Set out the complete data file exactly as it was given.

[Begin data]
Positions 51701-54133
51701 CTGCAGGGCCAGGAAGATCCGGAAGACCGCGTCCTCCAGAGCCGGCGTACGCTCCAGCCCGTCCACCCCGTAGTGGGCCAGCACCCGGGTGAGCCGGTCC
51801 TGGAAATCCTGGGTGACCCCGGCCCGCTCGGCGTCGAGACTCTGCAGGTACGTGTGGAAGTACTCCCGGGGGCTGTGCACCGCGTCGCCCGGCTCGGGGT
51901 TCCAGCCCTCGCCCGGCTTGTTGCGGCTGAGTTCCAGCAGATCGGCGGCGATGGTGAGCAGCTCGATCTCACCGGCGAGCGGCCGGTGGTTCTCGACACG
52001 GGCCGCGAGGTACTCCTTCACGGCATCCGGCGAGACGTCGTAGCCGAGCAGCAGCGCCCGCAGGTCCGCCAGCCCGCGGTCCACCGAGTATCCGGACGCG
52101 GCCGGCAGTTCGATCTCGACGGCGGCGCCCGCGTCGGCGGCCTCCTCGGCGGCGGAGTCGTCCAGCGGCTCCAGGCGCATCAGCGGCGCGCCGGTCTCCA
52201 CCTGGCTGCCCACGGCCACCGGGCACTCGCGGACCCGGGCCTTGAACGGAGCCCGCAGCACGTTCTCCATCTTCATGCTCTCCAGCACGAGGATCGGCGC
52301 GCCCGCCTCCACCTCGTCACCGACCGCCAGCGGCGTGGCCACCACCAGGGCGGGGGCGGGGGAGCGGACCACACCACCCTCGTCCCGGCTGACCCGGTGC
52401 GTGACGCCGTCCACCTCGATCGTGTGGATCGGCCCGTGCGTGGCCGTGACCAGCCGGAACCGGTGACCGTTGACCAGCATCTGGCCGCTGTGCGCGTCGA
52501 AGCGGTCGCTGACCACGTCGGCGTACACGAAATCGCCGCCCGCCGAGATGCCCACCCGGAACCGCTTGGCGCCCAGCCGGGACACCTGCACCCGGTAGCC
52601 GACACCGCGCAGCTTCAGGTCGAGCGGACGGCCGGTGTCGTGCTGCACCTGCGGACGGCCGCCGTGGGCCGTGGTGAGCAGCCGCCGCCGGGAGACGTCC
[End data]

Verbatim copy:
Positions 51701-54133
51701 CTGCAGGGCCAGGAAGATCCGGAAGACCGCGTCCTCCAGAGCCGGCGTACGCTCCAGCCCGTCCACCCCGTAGTGGGCCAGCACCCGGGTGAGCCGGTCC
51801 TGGAAATCCTGGGTGACCCCGGCCCGCTCGGCGTCGAGACTCTGCAGGTACGTGTGGAAGTACTCCCGGGGGCTGTGCACCGCGTCGCCCGGCTCGGGGT
51901 TCCAGCCCTCGCCCGGCTTGTTGCGGCTGAGTTCCAGCAGATCGGCGGCGATGGTGAGCAGCTCGATCTCACCGGCGAGCGGCCGGTGGTTCTCGACACG
52001 GGCCGCGAGGTACTCCTTCACGGCATCCGGCGAGACGTCGTAGCCGAGCAGCAGCGCCCGCAGGTCCGCCAGCCCGCGGTCCACCGAGTATCCGGACGCG
52101 GCCGGCAGTTCGATCTCGACGGCGGCGCCCGCGTCGGCGGCCTCCTCGGCGGCGGAGTCGTCCAGCGGCTCCAGGCGCATCAGCGGCGCGCCGGTCTCCA
52201 CCTGGCTGCCCACGGCCACCGGGCACTCGCGGACCCGGGCCTTGAACGGAGCCCGCAGCACGTTCTCCATCTTCATGCTCTCCAGCACGAGGATCGGCGC
52301 GCCCGCCTCCACCTCGTCACCGACCGCCAGCGGCGTGGCCACCACCAGGGCGGGGGCGGGGGAGCGGACCACACCACCCTCGTCCCGGCTGACCCGGTGC
52401 GTGACGCCGTCCACCTCGATCGTGTGGATCGGCCCGTGCGTGGCCGTGACCAGCCGGAACCGGTGACCGTTGACCAGCATCTGGCCGCTGTGCGCGTCGA
52501 AGCGGTCGCTGACCACGTCGGCGTACACGAAATCGCCGCCCGCCGAGATGCCCACCCGGAACCGCTTGGCGCCCAGCCGGGACACCTGCACCCGGTAGCC
52601 GACACCGCGCAGCTTCAGGTCGAGCGGACGGCCGGTGTCGTGCTGCACCTGCGGACGGCCGCCGTGGGCCGTGGTGAGCAGCCGCCGCCGGGAGACGTCC